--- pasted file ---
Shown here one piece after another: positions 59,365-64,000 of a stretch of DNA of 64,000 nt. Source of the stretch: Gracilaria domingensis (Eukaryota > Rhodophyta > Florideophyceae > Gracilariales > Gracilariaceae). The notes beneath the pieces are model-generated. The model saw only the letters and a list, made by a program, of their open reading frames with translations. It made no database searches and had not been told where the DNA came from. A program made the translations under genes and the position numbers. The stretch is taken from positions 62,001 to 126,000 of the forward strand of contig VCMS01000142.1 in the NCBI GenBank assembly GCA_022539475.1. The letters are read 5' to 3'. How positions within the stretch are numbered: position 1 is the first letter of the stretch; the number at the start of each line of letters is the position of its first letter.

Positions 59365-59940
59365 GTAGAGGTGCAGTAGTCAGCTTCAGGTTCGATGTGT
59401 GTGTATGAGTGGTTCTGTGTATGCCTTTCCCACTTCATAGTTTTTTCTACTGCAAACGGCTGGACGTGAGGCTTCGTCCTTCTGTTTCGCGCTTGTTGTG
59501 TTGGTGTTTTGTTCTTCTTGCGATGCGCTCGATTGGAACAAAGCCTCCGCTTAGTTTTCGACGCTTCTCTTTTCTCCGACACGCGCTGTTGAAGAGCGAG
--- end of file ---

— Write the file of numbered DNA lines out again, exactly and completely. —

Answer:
Shown here one piece after another: positions 59,365-64,000 of a stretch of DNA of 64,000 nt. Source of the stretch: Gracilaria domingensis (Eukaryota > Rhodophyta > Florideophyceae > Gracilariales > Gracilariaceae). The notes beneath the pieces are model-generated. The model saw only the letters and a list, made by a program, of their open reading frames with translations. It made no database searches and had not been told where the DNA came from. A program made the translations under genes and the position numbers. The stretch is taken from positions 62,001 to 126,000 of the forward strand of contig VCMS01000142.1 in the NCBI GenBank assembly GCA_022539475.1. The letters are read 5' to 3'. How positions within the stretch are numbered: position 1 is the first letter of the stretch; the number at the start of each line of letters is the position of its first letter.

Positions 59365-59940
59365 GTAGAGGTGCAGTAGTCAGCTTCAGGTTCGATGTGT
59401 GTGTATGAGTGGTTCTGTGTATGCCTTTCCCACTTCATAGTTTTTTCTACTGCAAACGGCTGGACGTGAGGCTTCGTCCTTCTGTTTCGCGCTTGTTGTG
59501 TTGGTGTTTTGTTCTTCTTGCGATGCGCTCGATTGGAACAAAGCCTCCGCTTAGTTTTCGACGCTTCTCTTTTCTCCGACACGCGCTGTTGAAGAGCGAG